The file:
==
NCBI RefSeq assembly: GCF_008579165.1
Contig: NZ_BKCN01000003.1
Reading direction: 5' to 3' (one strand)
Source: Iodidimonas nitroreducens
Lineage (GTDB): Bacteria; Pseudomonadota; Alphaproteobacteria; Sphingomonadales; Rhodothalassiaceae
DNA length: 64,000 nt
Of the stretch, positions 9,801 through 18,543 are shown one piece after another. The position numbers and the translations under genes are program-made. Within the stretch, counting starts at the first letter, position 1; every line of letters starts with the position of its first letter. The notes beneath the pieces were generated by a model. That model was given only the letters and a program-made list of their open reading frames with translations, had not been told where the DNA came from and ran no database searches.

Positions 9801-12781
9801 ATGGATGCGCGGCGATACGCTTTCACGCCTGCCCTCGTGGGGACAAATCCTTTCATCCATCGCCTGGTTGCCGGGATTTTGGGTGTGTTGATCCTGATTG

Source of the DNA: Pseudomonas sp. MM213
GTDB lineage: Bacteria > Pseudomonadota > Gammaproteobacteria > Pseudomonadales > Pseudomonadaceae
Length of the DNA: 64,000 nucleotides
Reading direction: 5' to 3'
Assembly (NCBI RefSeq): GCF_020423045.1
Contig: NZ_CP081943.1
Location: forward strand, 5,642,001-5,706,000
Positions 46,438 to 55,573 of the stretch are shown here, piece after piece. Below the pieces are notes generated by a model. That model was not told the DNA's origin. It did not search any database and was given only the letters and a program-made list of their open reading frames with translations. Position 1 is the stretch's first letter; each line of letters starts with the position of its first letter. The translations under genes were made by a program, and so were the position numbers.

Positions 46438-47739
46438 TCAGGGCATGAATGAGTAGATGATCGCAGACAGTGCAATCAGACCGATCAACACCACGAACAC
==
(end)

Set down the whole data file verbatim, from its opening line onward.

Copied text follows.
NCBI RefSeq assembly: GCF_008579165.1
Contig: NZ_BKCN01000003.1
Reading direction: 5' to 3' (one strand)
Source: Iodidimonas nitroreducens
Lineage (GTDB): Bacteria; Pseudomonadota; Alphaproteobacteria; Sphingomonadales; Rhodothalassiaceae
DNA length: 64,000 nt
Of the stretch, positions 9,801 through 18,543 are shown one piece after another. The position numbers and the translations under genes are program-made. Within the stretch, counting starts at the first letter, position 1; every line of letters starts with the position of its first letter. The notes beneath the pieces were generated by a model. That model was given only the letters and a program-made list of their open reading frames with translations, had not been told where the DNA came from and ran no database searches.

Positions 9801-12781
9801 ATGGATGCGCGGCGATACGCTTTCACGCCTGCCCTCGTGGGGACAAATCCTTTCATCCATCGCCTGGTTGCCGGGATTTTGGGTGTGTTGATCCTGATTG

Source of the DNA: Pseudomonas sp. MM213
GTDB lineage: Bacteria > Pseudomonadota > Gammaproteobacteria > Pseudomonadales > Pseudomonadaceae
Length of the DNA: 64,000 nucleotides
Reading direction: 5' to 3'
Assembly (NCBI RefSeq): GCF_020423045.1
Contig: NZ_CP081943.1
Location: forward strand, 5,642,001-5,706,000
Positions 46,438 to 55,573 of the stretch are shown here, piece after piece. Below the pieces are notes generated by a model. That model was not told the DNA's origin. It did not search any database and was given only the letters and a program-made list of their open reading frames with translations. Position 1 is the stretch's first letter; each line of letters starts with the position of its first letter. The translations under genes were made by a program, and so were the position numbers.

Positions 46438-47739
46438 TCAGGGCATGAATGAGTAGATGATCGCAGACAGTGCAATCAGACCGATCAACACCACGAACAC